SAN FRANCISCO (AFP) - Facebook on Wednesday (May 3) reported its quarterly profit jumped just over US$3 billion (S$4.2 billion) as its ranks of monthly users closed in on two billion.
The leading social network said it made a profit of US$3.06 billion on US$8.03 billion in revenue in the first three months of this year, posting increases of 76 per cent and 49 per cent, respectively, compared to the same period last year.
Meanwhile, the number of people using Facebook monthly increased 17 per cent to 1.94 billion, according to the earnings report.
“We had a good start to 2017,” Facebook co-founder and chief Mark Zuckerberg said in the release.
“We’re continuing to build tools to support a strong global community.”
Facebook bested high expectations for revenue but fell short on profit, Shares fell 1.9 per cent US$148.93 in after-market trades that followed release of the earnings figures.
The California-based company’s shares had ended the trading day down less than a percent ahead of the earnings release and as it put out word of plans to hire an extra 3,000 staff to remove violent content like the gruesome killings and suicides broadcast on its video platform.
The move ramps up efforts by Facebook to filter content amid growing criticism of the social media giant for allowing the platform to be used to promote violence and hateful activity.
Increased hiring also promises to push up operating costs and eat into profit at the social network.
The world’s biggest social network and a powerhouse in online advertising, Facebook has been working to diversify its revenue base as it expands into new areas such as messaging, artificial intelligence and virtual reality. But advertising still accounted for the vast majority of revenues, US$7.86 billion.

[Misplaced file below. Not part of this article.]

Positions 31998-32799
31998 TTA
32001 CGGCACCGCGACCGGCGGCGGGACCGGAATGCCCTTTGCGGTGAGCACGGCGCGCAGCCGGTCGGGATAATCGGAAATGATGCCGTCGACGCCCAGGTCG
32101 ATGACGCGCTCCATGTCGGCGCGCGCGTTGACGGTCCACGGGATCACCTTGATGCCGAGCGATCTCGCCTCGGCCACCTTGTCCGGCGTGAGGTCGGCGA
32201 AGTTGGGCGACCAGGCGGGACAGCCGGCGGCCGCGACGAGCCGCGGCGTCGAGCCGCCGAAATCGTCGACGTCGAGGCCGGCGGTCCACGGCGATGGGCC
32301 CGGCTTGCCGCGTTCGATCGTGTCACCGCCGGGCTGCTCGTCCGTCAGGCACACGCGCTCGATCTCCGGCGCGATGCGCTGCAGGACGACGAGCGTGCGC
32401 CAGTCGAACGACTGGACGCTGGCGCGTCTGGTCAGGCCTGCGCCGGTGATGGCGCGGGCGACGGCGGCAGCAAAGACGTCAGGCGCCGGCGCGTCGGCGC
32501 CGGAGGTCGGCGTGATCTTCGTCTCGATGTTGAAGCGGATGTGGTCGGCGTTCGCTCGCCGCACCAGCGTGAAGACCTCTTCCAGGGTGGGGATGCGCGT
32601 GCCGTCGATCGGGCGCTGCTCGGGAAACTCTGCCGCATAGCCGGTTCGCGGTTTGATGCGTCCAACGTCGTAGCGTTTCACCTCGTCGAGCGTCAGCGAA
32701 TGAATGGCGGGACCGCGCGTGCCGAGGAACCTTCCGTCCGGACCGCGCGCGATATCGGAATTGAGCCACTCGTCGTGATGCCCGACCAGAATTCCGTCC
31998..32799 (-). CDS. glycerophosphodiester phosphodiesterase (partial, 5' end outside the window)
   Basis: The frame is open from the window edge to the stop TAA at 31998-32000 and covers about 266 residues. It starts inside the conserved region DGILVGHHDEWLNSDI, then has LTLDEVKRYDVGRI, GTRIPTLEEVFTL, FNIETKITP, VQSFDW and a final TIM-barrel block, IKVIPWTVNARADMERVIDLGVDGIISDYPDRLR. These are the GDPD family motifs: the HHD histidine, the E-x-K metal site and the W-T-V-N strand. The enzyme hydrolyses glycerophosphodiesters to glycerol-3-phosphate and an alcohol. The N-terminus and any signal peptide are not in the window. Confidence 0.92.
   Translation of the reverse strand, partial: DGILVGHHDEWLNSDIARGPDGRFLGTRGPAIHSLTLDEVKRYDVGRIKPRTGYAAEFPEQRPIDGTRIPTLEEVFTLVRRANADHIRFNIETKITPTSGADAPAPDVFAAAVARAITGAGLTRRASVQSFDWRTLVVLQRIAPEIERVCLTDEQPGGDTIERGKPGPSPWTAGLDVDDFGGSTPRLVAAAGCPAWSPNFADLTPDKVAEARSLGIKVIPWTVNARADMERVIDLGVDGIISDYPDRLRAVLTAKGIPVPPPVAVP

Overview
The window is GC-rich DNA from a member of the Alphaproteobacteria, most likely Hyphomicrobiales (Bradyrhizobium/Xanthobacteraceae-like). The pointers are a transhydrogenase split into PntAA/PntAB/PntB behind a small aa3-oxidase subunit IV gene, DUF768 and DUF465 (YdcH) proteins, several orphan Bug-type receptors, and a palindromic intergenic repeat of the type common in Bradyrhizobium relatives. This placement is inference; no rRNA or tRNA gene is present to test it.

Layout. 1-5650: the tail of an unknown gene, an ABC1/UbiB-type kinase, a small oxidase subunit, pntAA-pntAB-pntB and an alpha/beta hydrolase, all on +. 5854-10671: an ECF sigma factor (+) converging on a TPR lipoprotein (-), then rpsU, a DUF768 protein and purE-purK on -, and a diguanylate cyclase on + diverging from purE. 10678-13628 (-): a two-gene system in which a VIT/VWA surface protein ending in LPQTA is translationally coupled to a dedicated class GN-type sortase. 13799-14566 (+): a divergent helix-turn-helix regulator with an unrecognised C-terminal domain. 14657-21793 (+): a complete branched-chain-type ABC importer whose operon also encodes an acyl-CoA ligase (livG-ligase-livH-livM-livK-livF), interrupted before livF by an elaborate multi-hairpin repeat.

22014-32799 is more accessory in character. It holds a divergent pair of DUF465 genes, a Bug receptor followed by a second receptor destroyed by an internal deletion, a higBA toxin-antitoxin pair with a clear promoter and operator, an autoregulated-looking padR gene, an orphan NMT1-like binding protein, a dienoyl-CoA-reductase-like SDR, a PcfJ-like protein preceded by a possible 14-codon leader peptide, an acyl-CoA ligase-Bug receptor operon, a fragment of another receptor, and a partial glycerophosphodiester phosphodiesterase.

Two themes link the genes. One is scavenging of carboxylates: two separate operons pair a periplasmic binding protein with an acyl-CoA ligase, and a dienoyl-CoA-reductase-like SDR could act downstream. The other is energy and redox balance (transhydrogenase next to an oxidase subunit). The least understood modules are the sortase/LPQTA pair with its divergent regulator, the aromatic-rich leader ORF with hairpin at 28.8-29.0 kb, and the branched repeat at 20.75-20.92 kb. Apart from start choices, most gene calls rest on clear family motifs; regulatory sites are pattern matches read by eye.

Facebook’s family includes the fast-growing social network Instagram, the messaging applications WhatsApp and Messenger and Oculus, which makes virtual reality gear.
“At first glance, Facebook reported strong results, reflecting ongoing market share gains, the benefits of increasing monetisation of Instagram, and increasing video ad contributions,” Baird senior research analyst Colin Sebastian said in a note to investors.
“Given that Facebook growth remains healthy and robust, we believe any lingering concerns over user engagement and social competitors should dissipate.”
According to research firm eMarketer, Facebook this year will generate US$36.29 billion in digital ad revenue, up 35 per cent over last year. That gives Facebook a 16.2 per cent share of the worldwide digital ad market, behind Google’s 33 per cent.
That figure excludes the estimated US$3.92 billion in revenue expected this year from Instagram.